How business owners can think differently to get better results

Do you ever find yourself buried deep in a project, overwhelmed by the details, and not knowing where to go next? Or other times, when you are working with a team, do you walk away feeling like it was 3 parts drama and 1 part progress? David Rock thinks he can solve both of those problems with more focused thinking.

how to think differently

In his book Quiet Leadership, Rock outlines five levels of thinking:

  1. Vision thinking: Thinking about the why. What outcomes and goals are you looking for?
  2. Planning: Outlining the big steps you need to take to get to those goals.
  3. Detail thinking: Looking specifically at what steps you need to take, in what order, with what tools. What information and people do you need in order to reach your goal?
  4. Problem Solving: Now that you are into the project, things aren’t going as planned. What resources do you need to overcome these obstacles?
  5. Drama thinking: Getting caught up in all the obstacles, and how everyone feels about them (and each other)? You’re stuck in Drama Thinking (and you need to get out of it)!

These levels of thinking are arranged from the most highly leveraged (more progress per minute) to the least leveraged. Rock recommends that you always start at the top of the list and work your way down.

So you’re buried deep in a project, you are overwhelmed with the details and your next step isn’t clear. Start with Vision — why are you doing this? What are you trying to accomplish? Once that’s clear, work on a plan, what are the phases, or big steps that you need to complete in order to get you there? Now, the details will make more sense…

Working with a team that’s all Drama and no progress? Here you really need to get clear on the goal, and stick to it! Why are we working together as a team? What are we trying to accomplish (that’s more important than all the drama)? With the outcome clear, start planning, then work through the details. Staying focused on the more highly leveraged thinking means that you won’t get caught up in the unproductive drama; you can keep your team more focused and productive instead.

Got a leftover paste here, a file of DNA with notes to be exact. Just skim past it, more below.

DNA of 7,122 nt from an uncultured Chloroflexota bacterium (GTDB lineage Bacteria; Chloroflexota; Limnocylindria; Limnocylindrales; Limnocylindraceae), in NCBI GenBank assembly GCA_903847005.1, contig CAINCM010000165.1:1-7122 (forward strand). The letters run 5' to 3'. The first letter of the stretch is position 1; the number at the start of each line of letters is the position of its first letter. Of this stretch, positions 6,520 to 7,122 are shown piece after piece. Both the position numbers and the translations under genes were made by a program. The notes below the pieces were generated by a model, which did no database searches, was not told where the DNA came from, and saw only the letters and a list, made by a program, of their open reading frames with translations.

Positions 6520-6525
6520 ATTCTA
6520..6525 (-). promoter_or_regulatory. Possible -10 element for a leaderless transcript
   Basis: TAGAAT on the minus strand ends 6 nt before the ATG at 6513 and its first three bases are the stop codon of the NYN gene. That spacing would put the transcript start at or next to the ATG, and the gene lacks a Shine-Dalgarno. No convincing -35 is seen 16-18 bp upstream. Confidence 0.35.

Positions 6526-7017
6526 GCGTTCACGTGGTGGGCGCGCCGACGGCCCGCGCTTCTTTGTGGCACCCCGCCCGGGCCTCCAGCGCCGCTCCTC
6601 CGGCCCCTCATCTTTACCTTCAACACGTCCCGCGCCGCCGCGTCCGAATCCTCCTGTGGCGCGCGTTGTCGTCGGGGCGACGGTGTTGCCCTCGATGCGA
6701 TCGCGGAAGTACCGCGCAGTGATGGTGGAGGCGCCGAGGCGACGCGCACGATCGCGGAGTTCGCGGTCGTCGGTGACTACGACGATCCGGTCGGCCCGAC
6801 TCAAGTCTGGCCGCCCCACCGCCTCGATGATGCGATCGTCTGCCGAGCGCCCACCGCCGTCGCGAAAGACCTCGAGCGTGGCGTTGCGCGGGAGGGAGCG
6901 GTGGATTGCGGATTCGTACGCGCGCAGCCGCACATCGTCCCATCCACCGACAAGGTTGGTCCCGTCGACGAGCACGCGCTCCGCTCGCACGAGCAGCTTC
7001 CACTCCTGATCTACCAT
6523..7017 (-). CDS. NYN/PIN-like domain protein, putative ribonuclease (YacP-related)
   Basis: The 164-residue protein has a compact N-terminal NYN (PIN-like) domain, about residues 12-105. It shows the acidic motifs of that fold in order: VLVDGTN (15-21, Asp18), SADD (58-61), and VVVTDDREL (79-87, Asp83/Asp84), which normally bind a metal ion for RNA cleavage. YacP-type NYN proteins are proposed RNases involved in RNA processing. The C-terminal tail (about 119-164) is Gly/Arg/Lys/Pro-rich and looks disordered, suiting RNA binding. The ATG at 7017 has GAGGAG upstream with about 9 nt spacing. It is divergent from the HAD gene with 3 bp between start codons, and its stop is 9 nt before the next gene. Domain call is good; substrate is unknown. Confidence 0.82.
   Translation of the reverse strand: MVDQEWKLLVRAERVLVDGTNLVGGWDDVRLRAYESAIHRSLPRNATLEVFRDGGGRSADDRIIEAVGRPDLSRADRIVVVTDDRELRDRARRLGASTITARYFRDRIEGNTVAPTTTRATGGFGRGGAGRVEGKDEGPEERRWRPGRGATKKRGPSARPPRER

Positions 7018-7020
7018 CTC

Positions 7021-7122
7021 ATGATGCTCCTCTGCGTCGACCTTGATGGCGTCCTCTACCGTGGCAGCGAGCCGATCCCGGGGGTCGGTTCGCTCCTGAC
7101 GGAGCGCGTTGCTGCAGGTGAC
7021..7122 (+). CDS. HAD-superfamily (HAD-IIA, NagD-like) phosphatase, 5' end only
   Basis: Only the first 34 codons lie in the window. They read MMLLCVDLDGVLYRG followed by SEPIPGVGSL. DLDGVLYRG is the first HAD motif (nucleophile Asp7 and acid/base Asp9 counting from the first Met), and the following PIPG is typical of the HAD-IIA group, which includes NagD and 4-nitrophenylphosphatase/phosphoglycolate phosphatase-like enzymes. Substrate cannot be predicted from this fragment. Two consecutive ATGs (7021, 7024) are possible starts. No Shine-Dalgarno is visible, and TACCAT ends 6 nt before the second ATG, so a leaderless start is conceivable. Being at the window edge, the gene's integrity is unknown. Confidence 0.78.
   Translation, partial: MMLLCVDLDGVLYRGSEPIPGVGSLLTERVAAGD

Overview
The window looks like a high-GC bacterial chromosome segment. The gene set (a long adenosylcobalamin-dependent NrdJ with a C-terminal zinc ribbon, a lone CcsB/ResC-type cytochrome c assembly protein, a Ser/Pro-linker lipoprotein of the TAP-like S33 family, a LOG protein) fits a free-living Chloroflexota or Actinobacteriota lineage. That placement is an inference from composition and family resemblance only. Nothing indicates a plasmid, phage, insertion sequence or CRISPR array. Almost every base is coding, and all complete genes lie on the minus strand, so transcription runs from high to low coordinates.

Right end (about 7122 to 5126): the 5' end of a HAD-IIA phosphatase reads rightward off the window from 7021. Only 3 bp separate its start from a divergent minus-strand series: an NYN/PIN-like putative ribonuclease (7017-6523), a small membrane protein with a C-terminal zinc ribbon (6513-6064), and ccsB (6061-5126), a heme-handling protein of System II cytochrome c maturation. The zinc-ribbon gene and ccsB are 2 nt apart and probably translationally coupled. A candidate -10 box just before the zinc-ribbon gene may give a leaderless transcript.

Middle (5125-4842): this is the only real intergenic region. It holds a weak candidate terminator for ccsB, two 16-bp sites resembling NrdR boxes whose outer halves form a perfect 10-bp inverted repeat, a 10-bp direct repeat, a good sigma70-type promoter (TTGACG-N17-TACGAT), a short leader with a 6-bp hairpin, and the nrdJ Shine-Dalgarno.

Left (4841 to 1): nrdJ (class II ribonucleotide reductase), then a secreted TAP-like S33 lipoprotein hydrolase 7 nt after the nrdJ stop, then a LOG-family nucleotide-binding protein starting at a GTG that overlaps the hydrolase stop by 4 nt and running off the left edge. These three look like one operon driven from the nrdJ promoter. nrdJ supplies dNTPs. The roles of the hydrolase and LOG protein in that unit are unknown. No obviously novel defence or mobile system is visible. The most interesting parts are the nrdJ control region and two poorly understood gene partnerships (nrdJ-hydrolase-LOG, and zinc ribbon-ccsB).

What happens when a team member comes to you and they are “stuck”? They start rattling off all the details of all the challenges they are facing. (This could take a while!) Instead of sitting through all the details (and likely getting lost in them too) you could respond, “I’d like to be a useful sounding board for you. How can I best help you without getting into the details?” Keeping your conversation focused, again, on the Vision and Planning, will likely get you further as you reign in the discussion (and your team member’s thinking) to identify what they really need.

What do you think? Is this a useful framework for working with your team members? Could it help you, and your team, to stay more focused and productive? We want to hear about it!





Photo credit:  wadem

Brad Farris

As principal advisor of Anchor Advisors, Brad Farris has experience leading businesses & business owners into new levels of growth and success. Through his work with over 100 Chicago area small businesses he has experience in guiding founders and business owners through the pitfalls and joys of growing their business. Prior to joining Anchor Advisors, Brad spent over 10 years managing business units for a family-owned conglomerate with sales of $2 million to $25 million.
When not working Brad enjoys cycling, cooking and the NFL. He is married with 5 children and lives in Chicago, Illinois. Connect with him on Google+, Twitter and LinkedIn.

  • Dina Lynch Eisenberg

    What powerful advice, Brad. Asking people to shift their thinking is something I do as a small business mediator.

    I love your suggestion for what to do when stuck with a drama thinker. I’ve used that technique with small companies, 2-3 people, that were troubled by challenges are hard decisions.

    It re-focuses the conversation away from the granular level (where we all get a little stubborn) back to the big picture where typically there’s more flexibility and agreement. It also helps to distance the inevitable high emotions from the conversation until there’s time to properly and safely explore them.

    You know brain science reports that we, as humans, make the assumption that others think as we do. I love that this article recognizes that there are different styles of thinking that can be used strategically to enhance your work. Bravo!

  • http://www.enmast.com/ Brad Farris

    Dina;

    Thanks! Though I’ve done similar things for a while, David’s thinking really crystalized for me *why* it works and made me think to do it more consciously. It can be really powerful and it sure beats spending hour after hour mired in drama!